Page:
The consultant sat across from her, protected behind a thick sheet of Perspex. She was young, younger than Danielle in any case. Standard suit: professionally dressed, hair kept neatly and tied back. It wasn’t in a bun though, which was interesting. Most suits opted for the professional bun, but this was a casual ponytail.
‘Inmate 27-354, Danielle Caster. Would you prefer Danielle?’
The consultant smiled. ‘Danielle it is.’
Danielle just sat there, watching her. She fidgeted with her restraints, slowly sliding her hands from left, to right listening to the chink, chink, chink, chink, as it slid through the iron loop welded to the desk.
The consultant’s eyes flicked from Danielle, to the chain, and back to Danielle. ‘You understand why you are here?’
‘I am a consultant of the all-faith. Is there a particular religion that you favour?’
‘I see, well I can make some—‘
‘I just don’t see the point.’
‘I don’t practice a religion. I haven’t once in my life. Why would picking one now make a difference.’
‘Would it make a difference to you?’
‘You don’t have to pick one, we can just talk.’
‘Okay.’ The consultant smiled again. It wasn’t condescending, it was inviting. It was composed, designed to placate her before the final big-sleep. Danielle hated it. ‘So, how are you feeling?’
‘It’s another day,’ Danielle replied, she wasn’t giving this woman any form of satisfaction.
They sat in silence for a moment, the consultant flicked through her paperwork. It was likely Danielle’s file, a list of sins from both before and after this place.
‘Well?’ Danielle asked.
‘Aren’t you supposed to try and put my mind at ease, seek repentance, and help me find forgiveness?’
‘Are you looking for forgiveness Danielle?’
She was about to reply, but then paused to think on the question. Did she want forgiveness? Did forgiveness matter? The families of the people she killed wouldn’t forgive her. They were just in her life by happenstance; they could easily be any other person, in a different time and place.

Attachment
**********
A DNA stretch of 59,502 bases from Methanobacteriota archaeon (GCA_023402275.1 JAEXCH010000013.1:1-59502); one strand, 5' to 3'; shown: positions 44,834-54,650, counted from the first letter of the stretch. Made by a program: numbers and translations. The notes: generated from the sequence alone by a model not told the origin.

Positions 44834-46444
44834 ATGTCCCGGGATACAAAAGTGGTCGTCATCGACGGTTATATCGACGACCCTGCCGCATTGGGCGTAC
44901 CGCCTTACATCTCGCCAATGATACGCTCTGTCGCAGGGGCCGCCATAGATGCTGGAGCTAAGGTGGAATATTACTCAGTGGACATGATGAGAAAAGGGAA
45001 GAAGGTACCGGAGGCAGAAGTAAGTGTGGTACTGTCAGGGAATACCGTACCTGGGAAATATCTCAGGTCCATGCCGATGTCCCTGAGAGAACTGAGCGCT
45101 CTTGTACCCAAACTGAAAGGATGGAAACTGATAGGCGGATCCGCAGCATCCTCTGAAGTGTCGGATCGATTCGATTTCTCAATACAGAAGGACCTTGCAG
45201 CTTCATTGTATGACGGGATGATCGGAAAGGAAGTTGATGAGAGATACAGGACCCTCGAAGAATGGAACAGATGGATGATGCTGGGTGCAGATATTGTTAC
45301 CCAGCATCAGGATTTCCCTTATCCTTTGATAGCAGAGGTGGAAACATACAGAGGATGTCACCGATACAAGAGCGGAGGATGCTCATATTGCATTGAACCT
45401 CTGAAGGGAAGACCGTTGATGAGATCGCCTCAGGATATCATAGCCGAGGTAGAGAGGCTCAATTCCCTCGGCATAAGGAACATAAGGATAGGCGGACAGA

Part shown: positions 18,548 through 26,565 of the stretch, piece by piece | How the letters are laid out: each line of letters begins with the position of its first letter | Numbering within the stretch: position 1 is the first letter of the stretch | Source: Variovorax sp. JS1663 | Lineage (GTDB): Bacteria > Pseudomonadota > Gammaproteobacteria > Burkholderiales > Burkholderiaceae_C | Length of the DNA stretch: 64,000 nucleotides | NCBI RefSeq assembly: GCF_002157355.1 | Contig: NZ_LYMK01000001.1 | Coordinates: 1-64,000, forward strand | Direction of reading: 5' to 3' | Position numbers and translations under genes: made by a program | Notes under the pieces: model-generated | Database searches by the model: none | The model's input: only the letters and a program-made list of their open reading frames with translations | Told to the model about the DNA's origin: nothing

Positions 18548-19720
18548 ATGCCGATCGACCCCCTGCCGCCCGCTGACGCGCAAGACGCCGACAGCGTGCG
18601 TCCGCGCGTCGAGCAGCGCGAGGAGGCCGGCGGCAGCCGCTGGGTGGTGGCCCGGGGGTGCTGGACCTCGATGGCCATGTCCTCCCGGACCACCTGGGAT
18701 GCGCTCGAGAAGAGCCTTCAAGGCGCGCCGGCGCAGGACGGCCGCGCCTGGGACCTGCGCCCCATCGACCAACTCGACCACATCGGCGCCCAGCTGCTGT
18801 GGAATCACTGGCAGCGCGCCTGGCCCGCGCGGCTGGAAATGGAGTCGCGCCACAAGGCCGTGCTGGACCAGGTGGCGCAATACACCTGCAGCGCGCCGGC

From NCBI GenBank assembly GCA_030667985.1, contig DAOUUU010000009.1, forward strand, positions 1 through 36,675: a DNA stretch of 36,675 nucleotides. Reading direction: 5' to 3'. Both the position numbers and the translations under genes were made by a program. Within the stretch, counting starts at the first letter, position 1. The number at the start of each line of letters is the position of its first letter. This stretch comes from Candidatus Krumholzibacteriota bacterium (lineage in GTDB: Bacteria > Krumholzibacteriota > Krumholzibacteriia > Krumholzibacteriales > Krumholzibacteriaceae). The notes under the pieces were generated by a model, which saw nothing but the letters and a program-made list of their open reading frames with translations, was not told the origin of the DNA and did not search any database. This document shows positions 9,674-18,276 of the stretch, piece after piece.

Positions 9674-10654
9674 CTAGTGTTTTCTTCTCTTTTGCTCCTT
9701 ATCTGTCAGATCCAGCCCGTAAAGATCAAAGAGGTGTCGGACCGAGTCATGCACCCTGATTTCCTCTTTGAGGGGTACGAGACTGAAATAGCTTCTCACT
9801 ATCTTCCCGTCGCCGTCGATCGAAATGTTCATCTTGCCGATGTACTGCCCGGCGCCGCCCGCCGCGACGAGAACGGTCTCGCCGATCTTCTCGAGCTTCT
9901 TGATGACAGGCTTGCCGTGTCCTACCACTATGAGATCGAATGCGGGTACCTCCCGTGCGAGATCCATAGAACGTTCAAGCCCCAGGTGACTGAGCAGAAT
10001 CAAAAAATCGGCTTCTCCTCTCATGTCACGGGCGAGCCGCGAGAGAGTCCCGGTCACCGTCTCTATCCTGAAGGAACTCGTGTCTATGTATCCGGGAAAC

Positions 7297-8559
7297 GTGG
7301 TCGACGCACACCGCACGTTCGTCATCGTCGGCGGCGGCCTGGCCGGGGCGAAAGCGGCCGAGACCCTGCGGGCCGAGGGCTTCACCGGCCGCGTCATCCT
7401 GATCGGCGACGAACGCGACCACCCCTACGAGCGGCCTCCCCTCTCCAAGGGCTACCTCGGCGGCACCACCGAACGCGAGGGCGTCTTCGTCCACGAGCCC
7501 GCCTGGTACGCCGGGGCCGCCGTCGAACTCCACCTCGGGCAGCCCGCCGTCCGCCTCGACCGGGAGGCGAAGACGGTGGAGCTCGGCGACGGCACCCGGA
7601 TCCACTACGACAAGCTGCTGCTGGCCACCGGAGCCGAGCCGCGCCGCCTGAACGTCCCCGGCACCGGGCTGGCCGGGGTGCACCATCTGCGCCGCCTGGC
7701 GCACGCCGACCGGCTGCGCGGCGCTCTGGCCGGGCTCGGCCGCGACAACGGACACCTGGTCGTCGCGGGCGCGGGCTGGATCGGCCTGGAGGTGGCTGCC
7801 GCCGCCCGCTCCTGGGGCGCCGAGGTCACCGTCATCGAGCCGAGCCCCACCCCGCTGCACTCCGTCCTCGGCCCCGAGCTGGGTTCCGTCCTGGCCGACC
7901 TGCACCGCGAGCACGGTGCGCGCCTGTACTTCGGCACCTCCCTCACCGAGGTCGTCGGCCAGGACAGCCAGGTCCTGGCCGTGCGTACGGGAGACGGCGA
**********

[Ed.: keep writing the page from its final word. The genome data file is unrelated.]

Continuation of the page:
‘Because it is meaningless.’
‘No, the idea of forgiveness. It’s selfish. It’s for me, to give me peace,’ she said, toying with the chain that bound her. ‘We look to God, it doesn’t matter which one. There we look to find forgiveness for ourselves, so that we have peace when it comes time to go.’
‘Ah, so you think you don’t deserve that peace of mind?’
‘Deserving or not, I don’t want that peace of mind. At the end of the day, it changes nothing.’
‘That’s…’ she paused to think about what Danielle had said, ‘fair enough. I’m not here to force forgiveness upon you. I respect your decision, it’s a perspective that I haven’t heard before.’
Silence began to creep between them again and Danielle looked to the digital clock embedded in the wall. ‘We’ve been in here for exactly fifteen minutes.’
‘How long do I have to stay in here with you?’
‘As long as you need. Well, we have until close of business today.’
‘What do you get from this?’
‘I suppose,’ she mused, tapping the desk with the end of her pen, ‘I get satisfaction from helping inmates find forgiveness within themselves.’
‘So it’s selfish, you get gratification from it.’
‘You could look at it like that. I wouldn’t put it down as a negative, would you?’
‘No. If you spend your entire life worrying about how you affect the people around you, then you don’t ever truly live your own life.’
‘That is an interesting perspective.’
‘It’s not a perspective, it’s fact.’
‘Then why not seek forgiveness, from whatever entity will give you peace before the time comes to die.’
Danielle considered her words. She had allowed herself to be outmanoeuvred by this woman, and that was a problem. Or was it?
‘I don’t need to seek forgiveness.’
The consultant waited, tapping her pen patiently against her wrist.
‘I won’t give anyone the satisfaction. I will leave this world as I lived in it.’
The consultant nodded, ‘As you say.’
By the time Danielle was returned to her cell, the sun was setting and her last day on this planet was coming to an end. She had her final meal delivered to her cell; it wasn’t anything fancy. Just some take-away from her favourite fish and chip shop.
She sat on the edge of cot, the oil-soaked butchers paper unwrapped in her lap, and looked out the window. The channel had changed to a sea of bright orange, with indicators of a subtle pink invasion. The bars of static remained, but the little bird was gone.
She placed a chip on the lip of the windows edge, just outside the bars. She told herself it was a surprise for the little bird tomorrow, but as the tears began to squeeze from the corner of her eyes she wished it would bring the little bird back to her.
In the morning, the chip remained. Untouched. And after she’d been taken away, a pigeon flew down, and took the chip.
David L. Farr is a third-year creative writing student, stay-at-home dad, and motorcycle enthusiast. He served seven years in the Royal Australian Navy and now regularly DM’s games of Dungeons and Dragons. His favourite class is a Paladin.
Steph Blinco is a third year Bachelor of Fine Arts student. A local Brisbane emerging artist, her practice makes statements about everyday life through collaged imagery. Intertwining psychedelic patterns to create collisions of colour and era, Steph draws influences from autobiographical contexts, ranging from her childhood to her experiences now as a young adult. You can find her on Instagram @stephblincoart.